Chris Benedict

Associate Professor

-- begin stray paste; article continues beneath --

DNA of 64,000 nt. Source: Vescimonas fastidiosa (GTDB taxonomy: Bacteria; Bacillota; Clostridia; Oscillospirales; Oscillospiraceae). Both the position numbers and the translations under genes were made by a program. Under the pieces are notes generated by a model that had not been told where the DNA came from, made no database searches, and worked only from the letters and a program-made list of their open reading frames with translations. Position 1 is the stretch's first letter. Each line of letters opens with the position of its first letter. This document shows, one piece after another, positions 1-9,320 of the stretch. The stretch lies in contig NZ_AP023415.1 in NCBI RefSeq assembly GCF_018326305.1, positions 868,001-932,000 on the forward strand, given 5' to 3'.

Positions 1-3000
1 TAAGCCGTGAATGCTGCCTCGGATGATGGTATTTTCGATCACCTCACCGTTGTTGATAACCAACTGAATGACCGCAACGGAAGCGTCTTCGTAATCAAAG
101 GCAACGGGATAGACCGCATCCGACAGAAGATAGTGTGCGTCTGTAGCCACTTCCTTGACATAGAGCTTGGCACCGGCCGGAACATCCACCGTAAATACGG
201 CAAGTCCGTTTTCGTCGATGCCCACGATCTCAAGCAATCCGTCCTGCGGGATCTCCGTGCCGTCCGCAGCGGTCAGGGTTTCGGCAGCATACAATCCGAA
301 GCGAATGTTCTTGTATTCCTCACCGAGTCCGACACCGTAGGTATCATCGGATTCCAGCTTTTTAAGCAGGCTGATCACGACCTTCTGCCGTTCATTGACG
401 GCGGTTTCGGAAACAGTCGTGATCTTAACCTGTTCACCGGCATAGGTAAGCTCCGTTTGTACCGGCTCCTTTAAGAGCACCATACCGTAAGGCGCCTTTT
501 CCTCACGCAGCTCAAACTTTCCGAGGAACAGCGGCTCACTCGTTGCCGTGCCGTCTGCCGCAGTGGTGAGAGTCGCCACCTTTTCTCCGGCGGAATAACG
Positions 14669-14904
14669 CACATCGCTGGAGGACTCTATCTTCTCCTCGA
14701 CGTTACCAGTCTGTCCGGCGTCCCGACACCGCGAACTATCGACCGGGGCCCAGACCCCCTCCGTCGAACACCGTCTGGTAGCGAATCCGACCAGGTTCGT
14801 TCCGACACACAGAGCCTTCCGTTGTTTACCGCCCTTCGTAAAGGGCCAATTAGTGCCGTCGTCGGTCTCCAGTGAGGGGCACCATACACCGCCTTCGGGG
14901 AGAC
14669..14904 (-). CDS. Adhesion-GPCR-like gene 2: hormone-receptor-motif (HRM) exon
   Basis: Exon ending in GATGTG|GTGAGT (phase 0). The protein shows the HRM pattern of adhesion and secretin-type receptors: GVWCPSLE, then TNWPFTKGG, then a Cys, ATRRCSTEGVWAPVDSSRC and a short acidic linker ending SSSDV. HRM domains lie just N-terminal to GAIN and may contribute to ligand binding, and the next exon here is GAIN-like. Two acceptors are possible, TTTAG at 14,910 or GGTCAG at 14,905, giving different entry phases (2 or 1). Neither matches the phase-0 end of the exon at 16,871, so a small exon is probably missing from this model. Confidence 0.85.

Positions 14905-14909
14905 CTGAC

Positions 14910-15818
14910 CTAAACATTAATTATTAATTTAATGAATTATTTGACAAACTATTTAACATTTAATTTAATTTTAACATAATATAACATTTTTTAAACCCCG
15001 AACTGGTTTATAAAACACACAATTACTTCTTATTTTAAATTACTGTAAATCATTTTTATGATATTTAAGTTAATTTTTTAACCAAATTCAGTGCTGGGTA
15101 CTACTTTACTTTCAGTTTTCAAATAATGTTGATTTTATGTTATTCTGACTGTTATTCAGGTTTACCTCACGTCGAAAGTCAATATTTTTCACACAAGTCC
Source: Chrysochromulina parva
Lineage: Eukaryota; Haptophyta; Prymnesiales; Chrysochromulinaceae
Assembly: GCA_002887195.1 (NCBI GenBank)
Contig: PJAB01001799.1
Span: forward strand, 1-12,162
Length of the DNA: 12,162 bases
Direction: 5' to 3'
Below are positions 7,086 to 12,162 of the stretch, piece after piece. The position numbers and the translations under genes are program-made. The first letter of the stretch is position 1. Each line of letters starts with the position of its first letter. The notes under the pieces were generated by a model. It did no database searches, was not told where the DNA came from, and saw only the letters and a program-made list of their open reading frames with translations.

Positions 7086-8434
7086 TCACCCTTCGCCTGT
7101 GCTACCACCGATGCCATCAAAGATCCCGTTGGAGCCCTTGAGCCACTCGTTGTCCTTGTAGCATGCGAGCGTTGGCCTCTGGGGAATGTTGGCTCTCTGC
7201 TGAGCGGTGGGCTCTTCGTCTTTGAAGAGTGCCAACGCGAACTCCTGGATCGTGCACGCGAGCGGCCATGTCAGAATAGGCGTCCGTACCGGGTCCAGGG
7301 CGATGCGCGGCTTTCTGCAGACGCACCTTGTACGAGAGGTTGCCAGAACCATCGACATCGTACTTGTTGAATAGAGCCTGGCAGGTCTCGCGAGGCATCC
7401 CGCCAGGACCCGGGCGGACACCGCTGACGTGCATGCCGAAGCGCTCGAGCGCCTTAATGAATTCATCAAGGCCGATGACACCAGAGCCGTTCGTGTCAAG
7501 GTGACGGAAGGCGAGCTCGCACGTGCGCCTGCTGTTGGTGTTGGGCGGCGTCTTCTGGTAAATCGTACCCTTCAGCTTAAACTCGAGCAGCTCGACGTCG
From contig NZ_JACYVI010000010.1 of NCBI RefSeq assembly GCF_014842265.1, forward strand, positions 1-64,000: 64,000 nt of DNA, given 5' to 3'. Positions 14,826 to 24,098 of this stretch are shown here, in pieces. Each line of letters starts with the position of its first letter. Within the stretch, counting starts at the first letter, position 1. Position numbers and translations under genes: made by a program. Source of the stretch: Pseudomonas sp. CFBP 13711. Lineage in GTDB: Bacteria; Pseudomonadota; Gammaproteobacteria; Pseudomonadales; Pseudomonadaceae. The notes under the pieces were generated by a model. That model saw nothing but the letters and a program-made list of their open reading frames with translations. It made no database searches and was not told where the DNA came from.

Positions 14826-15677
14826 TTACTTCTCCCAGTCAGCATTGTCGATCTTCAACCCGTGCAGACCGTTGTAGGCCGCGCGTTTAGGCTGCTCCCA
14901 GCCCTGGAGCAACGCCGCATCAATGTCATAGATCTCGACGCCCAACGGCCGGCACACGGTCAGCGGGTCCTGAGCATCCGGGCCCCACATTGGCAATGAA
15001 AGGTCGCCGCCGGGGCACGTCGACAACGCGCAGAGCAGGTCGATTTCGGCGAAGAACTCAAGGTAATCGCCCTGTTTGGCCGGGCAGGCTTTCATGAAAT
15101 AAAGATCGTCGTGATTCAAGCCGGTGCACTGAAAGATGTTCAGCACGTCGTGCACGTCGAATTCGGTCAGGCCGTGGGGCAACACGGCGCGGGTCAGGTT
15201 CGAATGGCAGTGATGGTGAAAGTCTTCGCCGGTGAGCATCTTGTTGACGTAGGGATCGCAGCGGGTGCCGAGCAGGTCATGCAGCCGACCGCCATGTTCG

My laboratory studies the strategies that viruses use to escape detection by our immune system, which help them to replicate in our cells and, in some cases, establish lifelong infections that we can never clear. We have a particular interest in those virus-employed tricks that target proteins of the tumor necrosis factor (TNF) family, as these proteins released by our immune cells are fundamentally important in promoting immunity. We have a particular interest in cytomegalovirus (CMV), which is a member of the herpesvirus family similar to ‘mono’ (Epstein-Barr) and the chicken pox (Varicella zoster) viruses. CMV encodes one of the largest viral genomes (~230,000 base pairs), and more than half of it is dedicated to throwing up smoke screens that fool our immune systems, including many that block the TNFs. We believe that studying the very unique CMV strategies that allow it to evade detection by our immune system facilitates fundamental new discoveries about our health. In addition, our lab is focused on finding new ways to combat the diseases that CMV can cause in certain settings. CMV is the No. 1 infectious cause of birth defects in the U.S. today, causing severe disease if immunity is naïve or compromised (e.g. infection of babies in the womb and transplant patients), and we are developing new vaccine strategies to combat this. If you have a healthy immune system, CMV infection is largely benign. However, like the chicken pox that can reemerge 50 years later to cause shingles, CMV ‘hides’ in your body for life and can pop-out again when your immune system is weakened or older. Consequently, CMV is a likely contributor to auto-inflammatory disorders such as vascular disease and immune senescence, and may even contribute to some cancers. One of our recent discoveries could aid efforts to in the development of a CMV vaccine.